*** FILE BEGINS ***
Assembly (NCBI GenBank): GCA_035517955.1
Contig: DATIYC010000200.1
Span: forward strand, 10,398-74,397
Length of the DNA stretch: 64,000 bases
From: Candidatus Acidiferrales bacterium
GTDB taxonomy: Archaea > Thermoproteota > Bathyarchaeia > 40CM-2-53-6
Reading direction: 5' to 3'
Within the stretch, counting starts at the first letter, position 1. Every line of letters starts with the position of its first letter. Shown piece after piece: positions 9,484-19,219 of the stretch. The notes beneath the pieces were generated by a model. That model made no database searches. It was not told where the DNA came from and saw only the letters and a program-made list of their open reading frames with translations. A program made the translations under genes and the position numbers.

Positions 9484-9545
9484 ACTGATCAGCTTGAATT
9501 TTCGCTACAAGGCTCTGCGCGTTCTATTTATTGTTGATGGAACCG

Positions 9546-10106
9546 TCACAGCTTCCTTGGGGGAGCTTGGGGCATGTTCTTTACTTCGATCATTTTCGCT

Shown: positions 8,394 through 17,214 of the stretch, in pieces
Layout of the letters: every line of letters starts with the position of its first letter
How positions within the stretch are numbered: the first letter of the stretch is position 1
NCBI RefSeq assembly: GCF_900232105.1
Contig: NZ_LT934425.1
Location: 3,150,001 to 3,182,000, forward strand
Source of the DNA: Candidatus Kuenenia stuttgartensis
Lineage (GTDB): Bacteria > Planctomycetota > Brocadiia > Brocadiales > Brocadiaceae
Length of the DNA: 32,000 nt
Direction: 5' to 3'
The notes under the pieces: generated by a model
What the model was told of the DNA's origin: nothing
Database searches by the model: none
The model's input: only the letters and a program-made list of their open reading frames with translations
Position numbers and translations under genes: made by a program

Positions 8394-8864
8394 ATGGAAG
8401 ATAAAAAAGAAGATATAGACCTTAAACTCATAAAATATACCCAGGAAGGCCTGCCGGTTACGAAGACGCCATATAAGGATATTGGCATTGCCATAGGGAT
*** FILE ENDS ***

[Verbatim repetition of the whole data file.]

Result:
Assembly (NCBI GenBank): GCA_035517955.1
Contig: DATIYC010000200.1
Span: forward strand, 10,398-74,397
Length of the DNA stretch: 64,000 bases
From: Candidatus Acidiferrales bacterium
GTDB taxonomy: Archaea > Thermoproteota > Bathyarchaeia > 40CM-2-53-6
Reading direction: 5' to 3'
Within the stretch, counting starts at the first letter, position 1. Every line of letters starts with the position of its first letter. Shown piece after piece: positions 9,484-19,219 of the stretch. The notes beneath the pieces were generated by a model. That model made no database searches. It was not told where the DNA came from and saw only the letters and a program-made list of their open reading frames with translations. A program made the translations under genes and the position numbers.

Positions 9484-9545
9484 ACTGATCAGCTTGAATT
9501 TTCGCTACAAGGCTCTGCGCGTTCTATTTATTGTTGATGGAACCG

Positions 9546-10106
9546 TCACAGCTTCCTTGGGGGAGCTTGGGGCATGTTCTTTACTTCGATCATTTTCGCT

Shown: positions 8,394 through 17,214 of the stretch, in pieces
Layout of the letters: every line of letters starts with the position of its first letter
How positions within the stretch are numbered: the first letter of the stretch is position 1
NCBI RefSeq assembly: GCF_900232105.1
Contig: NZ_LT934425.1
Location: 3,150,001 to 3,182,000, forward strand
Source of the DNA: Candidatus Kuenenia stuttgartensis
Lineage (GTDB): Bacteria > Planctomycetota > Brocadiia > Brocadiales > Brocadiaceae
Length of the DNA: 32,000 nt
Direction: 5' to 3'
The notes under the pieces: generated by a model
What the model was told of the DNA's origin: nothing
Database searches by the model: none
The model's input: only the letters and a program-made list of their open reading frames with translations
Position numbers and translations under genes: made by a program

Positions 8394-8864
8394 ATGGAAG
8401 ATAAAAAAGAAGATATAGACCTTAAACTCATAAAATATACCCAGGAAGGCCTGCCGGTTACGAAGACGCCATATAAGGATATTGGCATTGCCATAGGGAT